Additional evaluation may be of aid in the diagnosis of acute uremia. Severe hypocalcemia at the onset of oliguria occurs in rhabdomyolysis and pancreatitis. Very high levels of uric acid accompany tumor lysis, trauma, or muscle damage. Eosinophilia is frequent in acute interstitial nephritis. Hemolytic uremic syndrome and thrombotic thrombocytopenic purpura are characterized by hemolytic anemia, thrombocytopenia, and the presence of schistocytes, and disseminated intravascular coagulation is characterized by anemia, thrombocytopenia, and prolonged prothrombin, partial thromboplastin, and thrombin times associated with low fibrinogen titers and elevated levels of fibrin degradation products.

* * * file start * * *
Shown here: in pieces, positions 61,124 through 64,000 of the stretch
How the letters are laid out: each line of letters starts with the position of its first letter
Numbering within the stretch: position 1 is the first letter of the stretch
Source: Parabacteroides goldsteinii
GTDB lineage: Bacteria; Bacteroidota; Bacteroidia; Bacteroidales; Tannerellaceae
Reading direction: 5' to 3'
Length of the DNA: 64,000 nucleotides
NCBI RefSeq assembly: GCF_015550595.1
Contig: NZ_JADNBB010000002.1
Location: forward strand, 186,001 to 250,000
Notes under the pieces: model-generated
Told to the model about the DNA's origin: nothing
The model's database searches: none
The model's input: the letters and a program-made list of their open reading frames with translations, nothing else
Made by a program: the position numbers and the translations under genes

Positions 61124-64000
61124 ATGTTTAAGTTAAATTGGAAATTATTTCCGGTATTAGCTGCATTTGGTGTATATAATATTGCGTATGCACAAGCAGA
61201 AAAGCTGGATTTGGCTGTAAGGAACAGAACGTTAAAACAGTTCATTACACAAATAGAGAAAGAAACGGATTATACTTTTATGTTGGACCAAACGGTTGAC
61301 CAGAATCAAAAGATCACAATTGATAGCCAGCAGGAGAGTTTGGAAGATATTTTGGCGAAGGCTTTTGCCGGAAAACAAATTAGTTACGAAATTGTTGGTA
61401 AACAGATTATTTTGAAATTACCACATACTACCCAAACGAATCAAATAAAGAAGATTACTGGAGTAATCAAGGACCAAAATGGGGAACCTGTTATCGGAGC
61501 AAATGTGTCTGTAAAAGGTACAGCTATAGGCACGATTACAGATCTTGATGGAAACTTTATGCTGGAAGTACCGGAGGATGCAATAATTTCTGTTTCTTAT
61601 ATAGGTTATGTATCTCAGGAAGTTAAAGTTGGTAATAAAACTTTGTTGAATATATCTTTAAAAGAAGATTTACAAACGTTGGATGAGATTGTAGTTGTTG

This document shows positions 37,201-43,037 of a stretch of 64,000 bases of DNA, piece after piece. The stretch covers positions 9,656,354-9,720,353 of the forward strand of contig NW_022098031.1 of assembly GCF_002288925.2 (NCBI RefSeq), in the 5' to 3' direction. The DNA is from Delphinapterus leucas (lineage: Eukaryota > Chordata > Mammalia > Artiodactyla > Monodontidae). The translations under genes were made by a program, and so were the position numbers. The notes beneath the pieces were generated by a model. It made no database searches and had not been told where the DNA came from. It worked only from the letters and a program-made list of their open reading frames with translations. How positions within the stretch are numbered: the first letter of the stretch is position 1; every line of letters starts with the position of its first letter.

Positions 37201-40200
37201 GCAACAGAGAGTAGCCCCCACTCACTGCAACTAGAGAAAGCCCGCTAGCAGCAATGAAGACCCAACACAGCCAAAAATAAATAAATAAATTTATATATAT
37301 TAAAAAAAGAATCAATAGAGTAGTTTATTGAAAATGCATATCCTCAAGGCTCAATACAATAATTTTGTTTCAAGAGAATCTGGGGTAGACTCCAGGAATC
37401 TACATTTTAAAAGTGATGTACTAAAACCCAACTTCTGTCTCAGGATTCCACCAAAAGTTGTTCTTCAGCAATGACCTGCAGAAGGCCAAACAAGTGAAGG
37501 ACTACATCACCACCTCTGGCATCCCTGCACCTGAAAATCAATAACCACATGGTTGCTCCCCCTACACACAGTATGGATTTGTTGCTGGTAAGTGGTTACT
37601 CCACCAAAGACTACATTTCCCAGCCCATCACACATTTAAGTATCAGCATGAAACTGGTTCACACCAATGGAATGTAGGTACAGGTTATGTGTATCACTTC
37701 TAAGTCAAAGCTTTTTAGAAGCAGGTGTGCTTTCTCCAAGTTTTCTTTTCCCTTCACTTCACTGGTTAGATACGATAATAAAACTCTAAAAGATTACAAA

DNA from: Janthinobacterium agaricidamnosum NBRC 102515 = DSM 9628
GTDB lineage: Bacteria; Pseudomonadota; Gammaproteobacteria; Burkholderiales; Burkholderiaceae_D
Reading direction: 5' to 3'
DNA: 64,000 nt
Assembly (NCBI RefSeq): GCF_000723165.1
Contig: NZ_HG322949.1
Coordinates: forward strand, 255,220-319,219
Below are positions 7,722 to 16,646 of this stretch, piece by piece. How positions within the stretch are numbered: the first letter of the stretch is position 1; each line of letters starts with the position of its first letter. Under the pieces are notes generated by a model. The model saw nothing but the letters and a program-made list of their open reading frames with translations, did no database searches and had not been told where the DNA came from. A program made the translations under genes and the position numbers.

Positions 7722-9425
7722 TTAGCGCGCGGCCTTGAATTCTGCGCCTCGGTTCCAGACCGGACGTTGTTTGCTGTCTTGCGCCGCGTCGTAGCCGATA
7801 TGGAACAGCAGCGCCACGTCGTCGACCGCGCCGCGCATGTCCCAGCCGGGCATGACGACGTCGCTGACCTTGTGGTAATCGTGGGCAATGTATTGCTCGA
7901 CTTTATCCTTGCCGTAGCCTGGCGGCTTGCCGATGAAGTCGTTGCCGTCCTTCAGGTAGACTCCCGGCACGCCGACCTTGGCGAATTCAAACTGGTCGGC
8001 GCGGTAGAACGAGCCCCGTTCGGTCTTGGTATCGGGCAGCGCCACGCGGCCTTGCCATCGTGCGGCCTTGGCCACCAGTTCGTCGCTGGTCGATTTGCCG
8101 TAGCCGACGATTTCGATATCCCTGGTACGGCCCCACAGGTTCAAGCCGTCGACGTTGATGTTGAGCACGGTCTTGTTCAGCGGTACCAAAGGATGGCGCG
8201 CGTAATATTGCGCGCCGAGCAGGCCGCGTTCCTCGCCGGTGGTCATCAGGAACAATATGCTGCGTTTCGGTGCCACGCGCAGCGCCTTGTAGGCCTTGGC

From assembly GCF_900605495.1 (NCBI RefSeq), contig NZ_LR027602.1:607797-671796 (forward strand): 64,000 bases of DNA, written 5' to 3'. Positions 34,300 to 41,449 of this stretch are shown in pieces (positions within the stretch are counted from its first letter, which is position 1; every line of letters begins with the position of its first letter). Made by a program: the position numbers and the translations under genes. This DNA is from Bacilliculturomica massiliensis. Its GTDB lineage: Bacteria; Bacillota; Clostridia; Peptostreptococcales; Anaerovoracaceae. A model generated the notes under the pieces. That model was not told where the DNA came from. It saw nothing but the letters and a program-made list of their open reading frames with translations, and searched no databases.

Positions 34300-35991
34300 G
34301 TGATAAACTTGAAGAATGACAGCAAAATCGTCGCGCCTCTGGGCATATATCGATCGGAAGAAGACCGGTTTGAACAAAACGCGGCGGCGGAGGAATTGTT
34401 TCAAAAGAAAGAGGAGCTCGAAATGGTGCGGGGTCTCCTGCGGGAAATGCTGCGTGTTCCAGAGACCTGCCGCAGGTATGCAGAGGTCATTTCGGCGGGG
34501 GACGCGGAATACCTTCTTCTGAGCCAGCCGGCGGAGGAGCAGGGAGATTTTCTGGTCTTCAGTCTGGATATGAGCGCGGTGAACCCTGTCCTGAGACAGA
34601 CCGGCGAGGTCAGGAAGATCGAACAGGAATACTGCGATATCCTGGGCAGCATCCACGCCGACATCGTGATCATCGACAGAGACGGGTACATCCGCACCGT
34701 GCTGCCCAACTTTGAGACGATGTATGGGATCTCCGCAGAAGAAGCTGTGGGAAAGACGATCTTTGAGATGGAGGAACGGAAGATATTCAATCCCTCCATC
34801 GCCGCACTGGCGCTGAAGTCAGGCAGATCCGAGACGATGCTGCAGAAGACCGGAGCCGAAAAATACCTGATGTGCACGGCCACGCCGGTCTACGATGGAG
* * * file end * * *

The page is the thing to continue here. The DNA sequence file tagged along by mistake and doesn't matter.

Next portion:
Ultrasonography can evaluate the number and the size of the kidneys, the thickness of the parenchyma and its echogenicity, and the presence of hydronephrosis (it should be remembered that its absence does not completely rule out obstruction), and Doppler tests provide information on renal arterial flow.
The only way to carry out a correct diagnosis in oligoanuric patients in whom prerenal and postrenal causes can be excluded and renal causes are not completely clear is a renal biopsy.
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